Like in many countries globally, 25th December is a special day in Brazil. It is Christmas day! It is a time when you spend more time with your family as well as enjoy fabulous feasts. Furthermore, several Brazilian Christmas traditions are usually lively and exciting. Planning to spend your Christmas in Brazil but aren’t sure about the Christmas traditions? In this guide, we will discuss some of the Christmas traditions in Brazil.
5 top Christmas Traditions in Brazil
Traditional Christmas in Brazil has a rich history. According to Bernard de Laguiche, most of its traditions and superstitions were acquired from the Portuguese settlers that entered the country more than five centuries ago. That is why a traditional Brazilian Christmas is not very different from Christmas in America or Western Europe. Here are the major Christmas traditions in Brazil.
#1. Papai Noel
One Christmas tradition that has lasted over time is that Brazilian Santa Claus as Papain Noel. It is known as a good old man who wears a red and white silk robe and moves from one home to another, distributing gifts to everyone on this special day. It is said that during Christmas, the kids who hang a sock close to the window Papai Noel will come and interchange the sock/stocking with a gift.
#2. Nativity Scenes
One of the most significant Brazilian Christmas traditions is to display Presepio, a nativity scene in homes, stores, streets, and churches. This tradition was introduced in the 17th century by Gaspar de Santa Agostinho, a Portuguese Friar and is valid up to date; the Nativity Scene has remained an essential part of Christmas in Brazil ever since. The Prepesio comes from the Latin word “Presepium” and entails a bed made of straws where baby Jesus was laid on in Bethlehem.
#3. A thirteenth Salary
The thirteenth salary is another favourite Christmas tradition in Brazil. It involves receiving a 13th salary during the festive season. That means the employees receive a double salary in December. Former president João Goularin introduced this tradition in the early 60s in an attempt to raise the economy by increasing sales and tax returns around the Christmas season. Usually, the 13th salary is paid in two instalments. 1st installment is paid before 30th November and the 2nd before 20th December.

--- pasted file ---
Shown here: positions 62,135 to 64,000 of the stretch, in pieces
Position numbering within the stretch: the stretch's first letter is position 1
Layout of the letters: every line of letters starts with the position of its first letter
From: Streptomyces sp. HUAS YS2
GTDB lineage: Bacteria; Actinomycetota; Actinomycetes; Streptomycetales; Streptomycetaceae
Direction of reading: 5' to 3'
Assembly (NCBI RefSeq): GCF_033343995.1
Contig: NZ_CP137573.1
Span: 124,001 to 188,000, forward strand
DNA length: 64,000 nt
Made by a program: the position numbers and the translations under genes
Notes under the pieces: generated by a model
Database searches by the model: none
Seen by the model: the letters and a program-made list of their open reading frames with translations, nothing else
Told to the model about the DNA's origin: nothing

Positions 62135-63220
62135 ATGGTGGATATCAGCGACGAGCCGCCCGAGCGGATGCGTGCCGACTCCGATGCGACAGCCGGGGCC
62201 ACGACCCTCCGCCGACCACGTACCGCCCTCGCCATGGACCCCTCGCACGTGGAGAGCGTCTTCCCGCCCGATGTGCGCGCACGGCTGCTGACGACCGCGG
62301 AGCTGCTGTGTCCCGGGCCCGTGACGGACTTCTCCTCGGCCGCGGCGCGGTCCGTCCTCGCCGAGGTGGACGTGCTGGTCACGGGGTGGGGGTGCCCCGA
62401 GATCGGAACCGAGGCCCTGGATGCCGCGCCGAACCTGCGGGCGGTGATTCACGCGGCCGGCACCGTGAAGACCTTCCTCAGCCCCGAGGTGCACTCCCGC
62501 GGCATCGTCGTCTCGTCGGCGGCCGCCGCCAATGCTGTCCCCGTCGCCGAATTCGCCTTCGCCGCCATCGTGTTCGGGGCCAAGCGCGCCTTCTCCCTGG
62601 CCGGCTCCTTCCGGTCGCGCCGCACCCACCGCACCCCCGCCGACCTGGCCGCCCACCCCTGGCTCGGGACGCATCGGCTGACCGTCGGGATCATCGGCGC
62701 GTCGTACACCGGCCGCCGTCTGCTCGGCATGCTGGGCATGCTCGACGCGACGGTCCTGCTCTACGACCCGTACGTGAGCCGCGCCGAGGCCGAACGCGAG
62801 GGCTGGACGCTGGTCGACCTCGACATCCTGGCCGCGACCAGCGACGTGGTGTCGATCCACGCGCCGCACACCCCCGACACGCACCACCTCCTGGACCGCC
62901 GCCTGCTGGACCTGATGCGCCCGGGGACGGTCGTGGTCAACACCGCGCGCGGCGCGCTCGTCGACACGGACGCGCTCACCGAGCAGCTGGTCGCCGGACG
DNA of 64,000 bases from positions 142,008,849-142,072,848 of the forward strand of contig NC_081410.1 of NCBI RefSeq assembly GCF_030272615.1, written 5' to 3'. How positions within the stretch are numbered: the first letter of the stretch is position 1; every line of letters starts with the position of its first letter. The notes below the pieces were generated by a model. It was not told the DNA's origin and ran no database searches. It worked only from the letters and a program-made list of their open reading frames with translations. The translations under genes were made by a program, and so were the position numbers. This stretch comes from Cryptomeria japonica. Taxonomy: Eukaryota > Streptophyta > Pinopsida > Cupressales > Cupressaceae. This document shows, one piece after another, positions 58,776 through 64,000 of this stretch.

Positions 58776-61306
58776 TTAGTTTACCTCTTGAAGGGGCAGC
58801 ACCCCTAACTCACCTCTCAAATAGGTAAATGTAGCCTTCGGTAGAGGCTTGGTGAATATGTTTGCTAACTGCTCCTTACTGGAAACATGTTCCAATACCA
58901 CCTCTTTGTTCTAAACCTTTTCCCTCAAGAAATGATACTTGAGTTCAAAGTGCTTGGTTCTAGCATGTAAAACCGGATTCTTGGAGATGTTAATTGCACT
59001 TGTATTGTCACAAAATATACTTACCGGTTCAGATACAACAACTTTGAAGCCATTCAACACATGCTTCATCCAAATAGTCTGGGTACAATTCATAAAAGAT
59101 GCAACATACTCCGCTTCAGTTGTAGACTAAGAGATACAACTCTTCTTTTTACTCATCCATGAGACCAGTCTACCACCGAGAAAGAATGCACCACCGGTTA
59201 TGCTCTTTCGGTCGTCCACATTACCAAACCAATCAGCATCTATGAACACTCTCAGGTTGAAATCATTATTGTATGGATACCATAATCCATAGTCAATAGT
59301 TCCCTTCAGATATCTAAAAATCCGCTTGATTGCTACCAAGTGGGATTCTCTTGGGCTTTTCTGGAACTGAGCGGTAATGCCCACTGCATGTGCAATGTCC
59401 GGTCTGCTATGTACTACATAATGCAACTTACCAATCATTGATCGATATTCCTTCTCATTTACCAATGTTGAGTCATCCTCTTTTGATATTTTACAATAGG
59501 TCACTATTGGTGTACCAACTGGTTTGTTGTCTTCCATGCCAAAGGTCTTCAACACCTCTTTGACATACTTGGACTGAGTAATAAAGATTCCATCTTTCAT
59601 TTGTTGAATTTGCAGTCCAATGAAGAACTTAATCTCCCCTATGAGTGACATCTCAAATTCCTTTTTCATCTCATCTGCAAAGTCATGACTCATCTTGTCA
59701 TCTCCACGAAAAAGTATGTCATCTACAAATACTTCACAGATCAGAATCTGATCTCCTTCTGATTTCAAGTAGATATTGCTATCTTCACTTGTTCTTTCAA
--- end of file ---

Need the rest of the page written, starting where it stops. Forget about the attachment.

#4. Christmas Eve is a big deal in Brazil
Up to date, Christmas eve remains the main event of the festive season. And since many Brazilians are family-oriented, they gather with family and friends on the night of the 24th when they hold a big party. They hang out and enjoy deliciously prepared dinners served with various drinks until midnight. When midnight exactly clicks, people greet each other wishing everyone a merry Christmas and opening the gifts.
Also, a good number of people in Brazil spend their Christmas Eve attending midnight mass, known as Missa do Galo. About 54% of Brazilians are Catholics; hence you can guess how big in numbers the people attend the mass!
#5. Food for Days!
Another Christmas norm in Brazil is feasting. In Brazil, Christmas means more food and drinks. They hold big gatherings attended by family members to enjoy the day and eat together. On this day the main dishes served include stuffed turkey and Chester, roasted pork, or ham, mostly known as ham in Brazil. All dishes are served with various salads, such as chicken salads and potato salads, along with white rice and all kinds of beans. Also, their feast includes multiple fruits and desserts such as Rabanada and pave dessert. Some drinks you can enjoy on Christmas in Brazil include a coconut cocktail, red wine cocktail, or cashew apple cocktail.
Christmas is a special day in Brazil celebrated with lots of merry, food and exciting music. There are several Christmas traditions that Brazilian has been practising for years on this day. On Christmas day, Brazilians still believe Papain Noel provides gifts in exchange for sock children usually hang near their windows. Also, the day is marked with lots of feasts, decorations, and Nativity Scenes, and Christmas Eve also stands as a big deal to the Brazilians.
Written by Bernard de Laguiche